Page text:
The exhibition displays Oron’s perspective of the British Mandate years, through photographs that show the construction of Jewish settlements, state and military events of the British administration, and the lifestyle of the traditional Arab population.
Photographer Oron came to the Land of Israel in 1918 with the Jewish Legion. Curator Michal Ben-Tovim writes: “Having already acquired his photographic skills in Poland, he opened his first photography studio in Tel Aviv in 1920.
“Initially, most of his photographic work was commissioned by the information department of the Jewish National Fund. In 1925 he began working for the British administration.
“In 1929, High Commissioner John Chancellor officially appointed him as provider of photography services to the British administration in Palestine. Thanks to this position he was able to move without difficulty between British military facilities, and stay outdoors during curfew hours.
“Because the British trusted him, Oron managed to establish professional ties with the Arab population, and was on friendly terms with Emir Abdullah. He thus became one of the few photographers who were able to photograph the different populations that inhabited Palestine during the British Mandate.
“In a letter he wrote in 1938 to Moshe Sharet, his friend from the Jewish Legion and then head of the Jewish Agency Political Department, Oron described his impressions of the situation in Eretz Israel as reflected in his photos:
“‘…When I went over the collection of the photos I published in the press in the past two years, I had the impression that the English were making extraordinary efforts to calm down the situation; the Arabs were revolting, and the Jews were weeping at funerals.'”
“Oron, a sworn Zionist, made an effort to convey a standpoint as objective as possible in his photographs.”
“His Jewish origins, his ties with British officials, and the trust he had among the Arabs yielded an outstanding photographic archive, which documents objectively the life in Eretz Israel of that time.”
If you can’t get to Ramat Aviv in time, there are some lovely examples of his work — including celebrated persons of the time such as High Commissioner Arthur Grenfell Wauchope — on Wikimedia Commons. Enjoy.
Filed under: Art, coexistence, education, Entertainment, Foto Friday, General, History and Culture, Immigrant Moments, Israeliness, News, Picture of the Week, Politics, Profiles, Social Justice, Travel, War
Frames of Reality is a seminar and workshop advocating thought, personal criticism and open dialogue among professional Israeli and Palestinian photojournalists. The project was initiated in 2008 by the Peres Center for Peace together with the group that founded Local Testimony, a regional exhibition of photojournalism that runs concurrently with the annual World Press Photo exhibition of work by international press photographers.
This project aims to bring together Israeli and Palestinian photojournalists and documentary photographers to participate in a joint creative process, recognizing that under regular circumstances they have little opportunity to work together.
This year through a series of workshops and lectures by journalists and photo-journalists, 11 Israeli and Palestinian photographers worked together to develop their professional skills as well as to open their minds to the reality of the “other side”.
The programs encourage participants to express their own experiences and portray alternative views of the conflict in an unrestricted environment. Throughout the year-long program, each participant develops a body of work which is then presented in a professional trilingual book and a photographic exhibition.
The annual exhibition of works by “Frames of Reality” participants opens next Friday at the Peres Peace House in Old Jaffa. The event is also the book launch party – to date, 70 photojournalists have participated in the workshops, resulting in three books that have sold over 3,000 copies and have been viewed by thousands in exhibitions worldwide.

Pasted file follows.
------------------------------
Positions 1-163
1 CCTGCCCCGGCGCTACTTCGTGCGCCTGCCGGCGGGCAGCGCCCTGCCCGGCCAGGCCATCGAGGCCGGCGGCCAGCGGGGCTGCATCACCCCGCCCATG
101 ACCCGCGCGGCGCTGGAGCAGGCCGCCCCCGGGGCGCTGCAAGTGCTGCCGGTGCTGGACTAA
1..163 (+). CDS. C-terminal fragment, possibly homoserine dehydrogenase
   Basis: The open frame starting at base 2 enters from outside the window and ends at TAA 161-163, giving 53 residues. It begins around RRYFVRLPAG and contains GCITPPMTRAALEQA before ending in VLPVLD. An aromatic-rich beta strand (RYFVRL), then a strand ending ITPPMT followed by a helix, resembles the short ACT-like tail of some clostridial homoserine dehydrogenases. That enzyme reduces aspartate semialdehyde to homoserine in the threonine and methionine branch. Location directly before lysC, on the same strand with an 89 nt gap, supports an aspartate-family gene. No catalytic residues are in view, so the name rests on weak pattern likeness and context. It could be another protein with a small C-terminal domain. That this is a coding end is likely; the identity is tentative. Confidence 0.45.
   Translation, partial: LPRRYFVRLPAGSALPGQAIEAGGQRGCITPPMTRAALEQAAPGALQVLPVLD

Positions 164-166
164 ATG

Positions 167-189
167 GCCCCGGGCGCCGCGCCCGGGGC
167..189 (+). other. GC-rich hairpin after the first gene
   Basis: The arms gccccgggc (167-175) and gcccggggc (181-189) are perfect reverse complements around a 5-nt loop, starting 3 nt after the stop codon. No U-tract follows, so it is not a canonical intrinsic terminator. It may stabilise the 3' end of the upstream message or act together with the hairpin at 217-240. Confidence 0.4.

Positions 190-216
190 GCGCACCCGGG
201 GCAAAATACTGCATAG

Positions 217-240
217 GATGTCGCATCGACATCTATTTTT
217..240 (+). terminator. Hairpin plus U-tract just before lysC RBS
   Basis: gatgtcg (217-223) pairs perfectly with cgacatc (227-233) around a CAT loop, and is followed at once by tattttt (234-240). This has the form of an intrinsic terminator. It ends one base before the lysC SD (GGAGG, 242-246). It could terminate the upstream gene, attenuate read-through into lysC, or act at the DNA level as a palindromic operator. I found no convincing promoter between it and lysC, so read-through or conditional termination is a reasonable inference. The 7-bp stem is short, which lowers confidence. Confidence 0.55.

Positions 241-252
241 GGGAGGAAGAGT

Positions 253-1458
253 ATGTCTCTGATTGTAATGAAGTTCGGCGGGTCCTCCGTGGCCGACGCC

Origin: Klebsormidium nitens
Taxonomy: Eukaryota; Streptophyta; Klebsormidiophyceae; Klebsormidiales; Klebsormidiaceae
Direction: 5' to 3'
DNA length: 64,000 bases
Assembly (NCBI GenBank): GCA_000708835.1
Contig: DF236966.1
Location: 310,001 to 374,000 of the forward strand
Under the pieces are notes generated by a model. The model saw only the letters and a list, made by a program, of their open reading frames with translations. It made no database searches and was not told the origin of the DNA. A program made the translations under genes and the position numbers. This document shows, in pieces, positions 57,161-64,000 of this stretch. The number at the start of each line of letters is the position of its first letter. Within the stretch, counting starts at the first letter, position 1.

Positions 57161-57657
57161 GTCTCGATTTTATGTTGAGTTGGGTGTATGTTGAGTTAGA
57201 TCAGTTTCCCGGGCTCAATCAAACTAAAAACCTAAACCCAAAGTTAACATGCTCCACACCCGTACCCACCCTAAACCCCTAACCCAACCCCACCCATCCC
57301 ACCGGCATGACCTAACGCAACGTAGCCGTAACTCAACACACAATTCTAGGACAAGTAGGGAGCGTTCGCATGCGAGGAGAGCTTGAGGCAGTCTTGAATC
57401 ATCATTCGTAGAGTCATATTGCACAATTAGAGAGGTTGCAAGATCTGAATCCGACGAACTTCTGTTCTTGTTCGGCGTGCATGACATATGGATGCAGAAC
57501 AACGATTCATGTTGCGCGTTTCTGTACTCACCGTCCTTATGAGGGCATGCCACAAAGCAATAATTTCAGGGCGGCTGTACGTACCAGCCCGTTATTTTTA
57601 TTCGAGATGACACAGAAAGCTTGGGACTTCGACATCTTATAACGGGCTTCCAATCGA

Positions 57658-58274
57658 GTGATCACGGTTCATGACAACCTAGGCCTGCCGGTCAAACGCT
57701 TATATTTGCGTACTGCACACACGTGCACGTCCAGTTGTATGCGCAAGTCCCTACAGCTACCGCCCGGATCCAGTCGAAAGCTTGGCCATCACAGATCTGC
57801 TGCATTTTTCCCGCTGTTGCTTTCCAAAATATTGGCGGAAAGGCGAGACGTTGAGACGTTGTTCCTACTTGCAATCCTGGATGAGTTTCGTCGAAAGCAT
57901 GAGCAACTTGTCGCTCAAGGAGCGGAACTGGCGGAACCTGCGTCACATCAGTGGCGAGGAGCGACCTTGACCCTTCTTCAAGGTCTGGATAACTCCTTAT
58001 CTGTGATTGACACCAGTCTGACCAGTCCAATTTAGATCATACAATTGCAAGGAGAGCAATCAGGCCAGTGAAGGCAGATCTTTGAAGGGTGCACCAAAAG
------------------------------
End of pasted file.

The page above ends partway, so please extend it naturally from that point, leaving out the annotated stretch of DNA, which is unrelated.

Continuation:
Among the topics chosen by the photographers: urban loneliness, community life on the fringes of society, the elderly, immigrants and foreign workers.
Work produced by the participants of “Frames of Reality” can be viewed in full on the Local Testimony website.
“Frames of Reality” will be on display at the Peres Peace House, 132 Kedem St., Tel Aviv-Jaffa from March 22 through April 13, Sun-Thu 9:00 – 17:00 and Fri/Sat 10:00 – 14:00. Next Friday’s opening event is open to the public free of charge.
Filed under: A New Reality, Entertainment, General, Immigrant Moments, Israeliness, Life, Pop Culture, Social Justice
Hours after Israelity posted about the current IDF soldiers vying for the title of Miss Israel, the competition took place Wednesday night at the Haifa Congress Center and a surprise winner emerged – a former IDF officer Yityish (Titi) Aynaw. She’s made history by becoming the first Ethiopian-born Israeli to win a beauty pageant.
At a time when Ethiopian Israelis are making their mark in more and more realms of society – from up and coming acclaimed r&b singer Esther Rada to the first female Ethiopian MK, Pnina Tamano-Shata – it’s only fitting that the natural beauty of the Ethiopian community in Israel is recognized.
“It’s important to have a first (beauty) queen from the Ethiopian community. Israel has many ethnic groups and many colors, and it’s important to show it to the world,” Aynaw said during the competition in response to one of the judges’ questions.
She cited Martin Luther King as the historical presence that influenced her the most: “He fought for justice and equality, and that’s one of the reasons I’m here – to show that there are also good things in my community, which are not presented in the media.
“I see it as a mission to represent Israel’s different colors. There are not enough dark-skinned models in Israel. I hope to become a successful model thanks to the contest and create a change in the perception of dark-skinned models. I would be happy to be the first Ethiopian television host, an Israeli Tyra Banks.”
That lofty goal is a far cry from Aynaw’s beginning in the country, where she arrived at age 12. She admitted that it was a rocky absorption.
“I’m lucky to have had a friend, Noa, who befriended me from the start and helped me out. I didn’t study in a ulpan. I was thrown into the deep water and learned the best that way,” she told Ynet.
Less than 10 years later, Aynaw is now a role model, not only for other young Ethiopian Israelis, but for anyone facing adversity.